Areas of focus

The chair of Microstructural Material Design focuses on the following topics:

  • Titanium aluminides (TiAl)
  • Novel Cobalt-based superalloys

Titanium aluminide alloys (TiAl)

Titanium aluminde alloys  (TiAl) are promising materials as replacement for heavier Nickel-based alloys in high temperature aircraft and automotive engine applications. Due to their nanoscale microstructure they have excellent strength. However, the ductility is limited. In addition, these alloys are very sensive to manufacturing conditions, since even minor deviations lead to unacceptable properties.

Both the development of alloys combining better properties with easier manufacturability and the development of novel manufacturing processes that are particularly suitable for TiAl alloys are the important research areas. Recently, TiAl alloys have been used in aircraft turbines as a material for the turbine blades. This blades are manufactured either by conventional casting or forging processes. At the same time, there is a great interest in alternative manufacturing processes. These are attractive for component manufacturing as well as repair and maintenance. However, on the alloy development site, almost exclusively the processing of cast or forged alloys with these processes is state of the art. Even in this case, the adaption of the alloys to forging processes is still incomplete, since the necessary forming temperatures between 1100 and 1250 °C bring currently available die materials to ther limits. Currently a targeted adaptation of the alloy composition to other processes does not happen or only sporadically on a laboratory scale. Novel processes of interest here are additive manufacturing (AM) by selective laser or electron beam melting, soldering, welding and build-up welding or metal injection molding. Many of these processes are based on powder metallurgy methods. Poweder metallurgy produced materials are chemically very homogeneous, but the high sensitivity of titanium and TiAl against certain impurities makes high demands on the process technology.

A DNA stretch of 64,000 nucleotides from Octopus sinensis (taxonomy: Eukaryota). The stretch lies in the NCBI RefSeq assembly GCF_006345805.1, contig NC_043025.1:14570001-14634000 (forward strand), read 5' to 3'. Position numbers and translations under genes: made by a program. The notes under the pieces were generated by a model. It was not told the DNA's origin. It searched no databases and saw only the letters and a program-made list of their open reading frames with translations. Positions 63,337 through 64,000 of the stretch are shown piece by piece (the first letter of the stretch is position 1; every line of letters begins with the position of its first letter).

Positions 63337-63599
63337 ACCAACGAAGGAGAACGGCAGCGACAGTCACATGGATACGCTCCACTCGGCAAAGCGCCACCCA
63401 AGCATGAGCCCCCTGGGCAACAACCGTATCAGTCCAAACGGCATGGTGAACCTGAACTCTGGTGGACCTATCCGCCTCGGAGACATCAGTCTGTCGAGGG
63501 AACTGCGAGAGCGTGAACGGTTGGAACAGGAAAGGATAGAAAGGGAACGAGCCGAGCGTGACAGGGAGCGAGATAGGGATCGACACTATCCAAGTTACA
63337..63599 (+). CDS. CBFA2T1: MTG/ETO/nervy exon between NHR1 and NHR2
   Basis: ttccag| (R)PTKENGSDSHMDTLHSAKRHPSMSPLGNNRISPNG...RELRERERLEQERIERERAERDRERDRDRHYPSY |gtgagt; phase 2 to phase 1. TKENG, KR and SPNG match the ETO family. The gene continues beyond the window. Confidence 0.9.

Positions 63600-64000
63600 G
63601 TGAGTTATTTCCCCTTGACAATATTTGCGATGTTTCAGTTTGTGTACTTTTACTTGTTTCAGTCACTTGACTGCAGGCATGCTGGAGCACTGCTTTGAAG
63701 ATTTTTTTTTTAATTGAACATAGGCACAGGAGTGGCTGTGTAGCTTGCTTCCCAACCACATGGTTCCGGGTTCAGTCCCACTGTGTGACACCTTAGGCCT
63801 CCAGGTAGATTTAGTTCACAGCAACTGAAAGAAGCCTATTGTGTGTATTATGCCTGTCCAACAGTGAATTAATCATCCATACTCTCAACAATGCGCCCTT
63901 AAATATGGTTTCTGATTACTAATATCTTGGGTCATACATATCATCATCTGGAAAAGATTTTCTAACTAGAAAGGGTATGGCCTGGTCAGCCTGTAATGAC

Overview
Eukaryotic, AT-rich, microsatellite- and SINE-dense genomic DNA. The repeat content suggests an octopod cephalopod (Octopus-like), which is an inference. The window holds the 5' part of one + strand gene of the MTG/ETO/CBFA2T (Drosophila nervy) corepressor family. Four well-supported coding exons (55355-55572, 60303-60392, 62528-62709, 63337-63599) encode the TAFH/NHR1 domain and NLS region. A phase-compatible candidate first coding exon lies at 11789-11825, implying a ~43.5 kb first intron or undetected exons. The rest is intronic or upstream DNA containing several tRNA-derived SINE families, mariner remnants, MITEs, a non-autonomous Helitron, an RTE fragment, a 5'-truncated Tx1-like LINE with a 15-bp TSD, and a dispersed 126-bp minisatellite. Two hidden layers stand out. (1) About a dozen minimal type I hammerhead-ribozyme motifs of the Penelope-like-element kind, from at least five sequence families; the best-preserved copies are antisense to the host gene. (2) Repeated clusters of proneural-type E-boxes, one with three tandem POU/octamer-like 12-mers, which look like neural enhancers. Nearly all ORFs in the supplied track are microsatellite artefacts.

Novel Cobalt-Based Superalloys

Despite the fact that some properties of Cobalt-based superalloys are superior, as for example better corrosion resistance or higher melting point, Nickel-based superalloys increasingly replaced Cobalt-based superalloys for high temperature applications. This is due to clearly superior mechanical properties of Nickel-based superalloys compared to conventional Cobalt-based superalloys. The reason for this is the so-called γ'-precipitate phase in Nickel-based superalloys. This phase is responsible for the extraordinary high temperature strength of Nickel-based superalloys. Recently, a similar precipitate phase was found in the Co-Al-W system. This has the potential to combine the advantages of Nickel- and Cobalt-based superalloys.